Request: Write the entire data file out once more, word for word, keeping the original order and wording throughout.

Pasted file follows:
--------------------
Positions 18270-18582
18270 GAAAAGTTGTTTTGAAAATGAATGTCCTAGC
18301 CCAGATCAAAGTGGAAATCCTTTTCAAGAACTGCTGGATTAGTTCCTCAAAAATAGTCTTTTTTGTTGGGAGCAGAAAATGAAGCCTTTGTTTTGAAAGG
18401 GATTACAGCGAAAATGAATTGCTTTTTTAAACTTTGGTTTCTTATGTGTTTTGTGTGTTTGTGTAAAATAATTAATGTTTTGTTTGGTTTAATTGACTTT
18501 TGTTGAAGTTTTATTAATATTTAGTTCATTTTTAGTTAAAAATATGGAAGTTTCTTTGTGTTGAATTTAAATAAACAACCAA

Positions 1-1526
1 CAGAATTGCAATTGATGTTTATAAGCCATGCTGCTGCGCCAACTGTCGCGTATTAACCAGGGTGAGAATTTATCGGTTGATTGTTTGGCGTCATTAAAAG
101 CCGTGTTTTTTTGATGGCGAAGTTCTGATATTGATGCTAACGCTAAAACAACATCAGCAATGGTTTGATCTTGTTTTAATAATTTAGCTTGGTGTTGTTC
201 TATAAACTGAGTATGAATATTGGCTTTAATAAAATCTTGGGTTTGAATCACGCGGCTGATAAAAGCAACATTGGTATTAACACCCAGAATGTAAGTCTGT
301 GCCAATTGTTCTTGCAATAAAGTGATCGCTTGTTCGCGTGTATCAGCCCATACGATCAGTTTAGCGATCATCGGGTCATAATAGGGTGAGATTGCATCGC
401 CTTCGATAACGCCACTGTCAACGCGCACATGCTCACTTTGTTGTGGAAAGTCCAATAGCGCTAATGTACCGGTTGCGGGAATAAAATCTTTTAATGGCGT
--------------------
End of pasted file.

Positions 18270-18582
18270 GAAAAGTTGTTTTGAAAATGAATGTCCTAGC
18301 CCAGATCAAAGTGGAAATCCTTTTCAAGAACTGCTGGATTAGTTCCTCAAAAATAGTCTTTTTTGTTGGGAGCAGAAAATGAAGCCTTTGTTTTGAAAGG
18401 GATTACAGCGAAAATGAATTGCTTTTTTAAACTTTGGTTTCTTATGTGTTTTGTGTGTTTGTGTAAAATAATTAATGTTTTGTTTGGTTTAATTGACTTT
18501 TGTTGAAGTTTTATTAATATTTAGTTCATTTTTAGTTAAAAATATGGAAGTTTCTTTGTGTTGAATTTAAATAAACAACCAA

Positions 1-1526
1 CAGAATTGCAATTGATGTTTATAAGCCATGCTGCTGCGCCAACTGTCGCGTATTAACCAGGGTGAGAATTTATCGGTTGATTGTTTGGCGTCATTAAAAG
101 CCGTGTTTTTTTGATGGCGAAGTTCTGATATTGATGCTAACGCTAAAACAACATCAGCAATGGTTTGATCTTGTTTTAATAATTTAGCTTGGTGTTGTTC
201 TATAAACTGAGTATGAATATTGGCTTTAATAAAATCTTGGGTTTGAATCACGCGGCTGATAAAAGCAACATTGGTATTAACACCCAGAATGTAAGTCTGT
301 GCCAATTGTTCTTGCAATAAAGTGATCGCTTGTTCGCGTGTATCAGCCCATACGATCAGTTTAGCGATCATCGGGTCATAATAGGGTGAGATTGCATCGC
401 CTTCGATAACGCCACTGTCAACGCGCACATGCTCACTTTGTTGTGGAAAGTCCAATAGCGCTAATGTACCGGTTGCGGGAATAAAATCTTTTAATGGCGT